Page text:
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The Anti Camcording Act (RA 10088)

I highly doubt any of my readers sneak in cameras to document movies, but if you’re a fan of the flea market DVD bonanza, you’ll know what I mean. It’s no secret that movie piracy is rampant in this country, and there is definitely a blind eye cast upon this. It appears that the fines are slapped on those caught recording inside movie theaters.

Today, it’s now a law. And here are the penalties:

Any person who will be found guilty of violating the provisions of the Anti-Camcording Law shall be subject to a fine of PhP 50,000 to PhP 750, 000 (US$ 1,000 to 17,000) and will face imprisonment of a minimum six months and one day to six years and one day. Individuals who commit the punishable acts for the purpose of sale, rental or other commercial distribution shall suffer the penalty in the maximum. Foreign offenders shall face immediate deportation after payment of the fine and serving his/her sentence, and will permanently be refused entry to the Philippines. Offenders who are employees of or hold a seat in government will perpetually be disqualified from public office, and will forfeit his/her right to vote and participate in public election for five (5) years.

Attached below is the full press release.

Anti Piracy Law

So what do you think? Personally, it’s a small start but a start nonetheless. Are we bound to see anti-piracy laws for bootleg software and file sharing through torrents?

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By Jayvee Fernandez

Jayvee Fernandez is a tech enthusiast, EAN certified SCUBA Diver and underwater photographer based in Metro Manila, Philippines. His photos and videos have appeared in various international and local publications including Random House Germany, Discovery Channel Canada, and CNN.

6 replies on “The Anti Camcording Act (RA 10088)”

I have to question if anyone (locally) was actually ever caught with recording a movie during a screening – do we have data/statistics on this from the PNP? My sense has always been that the bootlegs sold in the streets all come from China or some other place, if only because the bootlegs start selling *before* we even start screening those movies. If I’m right, then this is not really solving anything, but a PR move to appease the studios who keep imposing “solutions” that have not been thought through.

Worse, this only adds inconvenience to people who want to watch on a whim — I’ve lost track of the times I’ve wanted to see a movie but decided not to because I had a laptop with me and short of an explanation that the built-in iSight is not good enough to record the movie, they would still want me to surrender the thing — but that cinema security won’t take accountability if it gets stolen, if damage is incurred, if my data gets compromised, etc.

Hi Jeff, I’m Magel from the PR agency of the Motion Picture Association.

Unfortunately, we don’t have the exact figures for you (will try to secure), but in an interview during yesterday’s press briefing, Mr. Mike Robinson, the senior vice president for Content Protection and Chief Operations of the Motion Picture Association of America revealed that in their operations, they have forensically traced that most of the pirated films being confiscated around the world have originated in the Philippines. Copies from the Philippines were found in North and South America, Europe and Africa. He also said that in 2009, nine percent of all those camcords that they found were traced to theatres in Southeast Asia, with the Philippines dominantly leading the pack. Mr. Ed Neubronner, the Regional Director Content Protection Operations Asia-Pacific of the Motion Picture Association-International added that the Philippines is the “most problematic” in terms of camcording (not even Indonesia or Malaysia, or Thailand) which is why they are pushing this initiative in the country now, making us the first in Southeast Asia to adopt an Anti-Camcording Law.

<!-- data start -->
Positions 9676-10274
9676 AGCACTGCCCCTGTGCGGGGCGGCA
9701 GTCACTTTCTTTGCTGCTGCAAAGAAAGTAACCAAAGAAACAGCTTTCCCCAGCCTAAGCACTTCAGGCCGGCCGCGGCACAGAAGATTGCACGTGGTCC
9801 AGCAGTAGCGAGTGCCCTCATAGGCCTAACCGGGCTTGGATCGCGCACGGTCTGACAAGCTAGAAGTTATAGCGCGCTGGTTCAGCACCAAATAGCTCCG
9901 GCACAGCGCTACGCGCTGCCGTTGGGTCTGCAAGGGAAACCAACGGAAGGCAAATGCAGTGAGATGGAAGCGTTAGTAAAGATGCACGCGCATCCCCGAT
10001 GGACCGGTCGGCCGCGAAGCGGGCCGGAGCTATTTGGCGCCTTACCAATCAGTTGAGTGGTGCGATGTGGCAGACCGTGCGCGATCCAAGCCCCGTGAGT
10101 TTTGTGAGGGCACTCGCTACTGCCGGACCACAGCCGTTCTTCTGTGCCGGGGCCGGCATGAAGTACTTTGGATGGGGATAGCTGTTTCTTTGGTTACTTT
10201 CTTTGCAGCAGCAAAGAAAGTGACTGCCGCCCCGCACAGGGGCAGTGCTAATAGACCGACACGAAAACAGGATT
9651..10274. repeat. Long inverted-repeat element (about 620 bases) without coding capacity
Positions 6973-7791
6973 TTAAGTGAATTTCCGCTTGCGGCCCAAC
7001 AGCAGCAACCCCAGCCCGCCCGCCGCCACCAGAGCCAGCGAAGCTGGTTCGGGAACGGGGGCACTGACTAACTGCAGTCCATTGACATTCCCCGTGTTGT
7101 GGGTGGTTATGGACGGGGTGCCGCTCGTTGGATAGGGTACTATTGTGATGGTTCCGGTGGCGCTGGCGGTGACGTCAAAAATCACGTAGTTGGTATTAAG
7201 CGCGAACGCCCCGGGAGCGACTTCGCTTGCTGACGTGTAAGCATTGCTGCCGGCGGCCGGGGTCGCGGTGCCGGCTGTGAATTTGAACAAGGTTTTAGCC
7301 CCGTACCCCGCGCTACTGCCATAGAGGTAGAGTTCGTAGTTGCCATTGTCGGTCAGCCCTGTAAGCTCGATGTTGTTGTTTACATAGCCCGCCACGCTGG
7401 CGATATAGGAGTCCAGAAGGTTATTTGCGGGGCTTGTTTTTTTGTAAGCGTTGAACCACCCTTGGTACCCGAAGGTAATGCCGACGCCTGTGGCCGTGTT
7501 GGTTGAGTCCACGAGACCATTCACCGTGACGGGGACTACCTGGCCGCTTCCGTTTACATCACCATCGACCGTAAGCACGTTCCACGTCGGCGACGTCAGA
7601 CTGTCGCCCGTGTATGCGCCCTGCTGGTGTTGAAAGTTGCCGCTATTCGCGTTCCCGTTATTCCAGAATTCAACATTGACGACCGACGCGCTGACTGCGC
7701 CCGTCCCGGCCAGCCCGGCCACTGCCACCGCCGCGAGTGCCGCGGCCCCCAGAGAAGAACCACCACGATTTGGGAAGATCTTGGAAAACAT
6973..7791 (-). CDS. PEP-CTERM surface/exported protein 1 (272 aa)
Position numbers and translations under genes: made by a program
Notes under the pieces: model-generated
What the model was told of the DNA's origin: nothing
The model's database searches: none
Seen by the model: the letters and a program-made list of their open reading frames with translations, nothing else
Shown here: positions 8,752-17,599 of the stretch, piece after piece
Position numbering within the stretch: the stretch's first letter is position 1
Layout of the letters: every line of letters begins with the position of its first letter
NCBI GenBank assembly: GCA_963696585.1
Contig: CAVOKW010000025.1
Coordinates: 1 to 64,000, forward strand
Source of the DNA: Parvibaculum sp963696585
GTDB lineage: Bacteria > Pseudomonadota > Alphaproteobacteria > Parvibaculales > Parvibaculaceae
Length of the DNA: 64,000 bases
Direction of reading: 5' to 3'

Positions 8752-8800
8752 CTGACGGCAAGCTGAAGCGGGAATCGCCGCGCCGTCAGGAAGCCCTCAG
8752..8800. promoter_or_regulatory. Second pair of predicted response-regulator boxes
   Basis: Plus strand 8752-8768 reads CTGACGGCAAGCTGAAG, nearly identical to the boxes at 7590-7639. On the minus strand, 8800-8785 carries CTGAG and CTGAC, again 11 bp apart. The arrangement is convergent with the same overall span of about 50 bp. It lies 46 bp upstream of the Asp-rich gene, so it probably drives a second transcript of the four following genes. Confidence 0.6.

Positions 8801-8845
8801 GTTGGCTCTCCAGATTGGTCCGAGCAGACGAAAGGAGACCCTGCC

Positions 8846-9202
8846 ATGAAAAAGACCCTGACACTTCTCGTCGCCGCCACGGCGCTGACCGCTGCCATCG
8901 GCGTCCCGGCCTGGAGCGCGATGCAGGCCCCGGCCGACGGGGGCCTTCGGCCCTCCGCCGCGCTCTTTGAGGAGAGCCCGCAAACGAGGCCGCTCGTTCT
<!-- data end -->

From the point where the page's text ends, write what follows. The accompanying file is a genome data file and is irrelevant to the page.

Hope it helps 🙂

Hi Magel! Thanks for providing those numbers. It most definitely helps to be data-driven, and like I said I can only infer from my personal experience and those in my circles — admittedly not a good sample as I am from the city, and most of these recordings may actually be happening outside the metro where there are less sophisticated security measures. While I am not against putting this forward as a law, I feel this “small start” is a slippery slope, and if not kept in check both in the legislation of similar laws that would inevitably succeed this one, as well as in the actual implementation/enforcement, I am concerned that we might one day find ourselves in the same ridiculous MPAA vs. everyone situation (these examples come to mind). It’s laws like these where the authorities easily over-reach and along the way, there will be unfortunate guinea pig who will take the hammer while the bigger criminals happily continue going about their business. So here’s hoping three things: (1) that we didn’t push for this law just to be the first in Southeast Asia, while that may be an attractive title to hold (while that’s a better title than SEA’s Mecca of Piracy); (2) that we keep the implementation of this law still within the confines of reason and that authorities not over-reach, and (3) that we get the results we are all expecting by pushing this law forward. 🙂

Yes, I do hope for the same things. I think with the involvement of concerned private sectors (i.e. film distributors, producers, and cinema associations), whose industries are the ones directly damaged by counterfeiting films, the issue will properly be addressed and help curtail, if not fully eradicate the problem of unauthorized camcording activities. Sana.

But the best way is to still have everyone’s involvement 🙂

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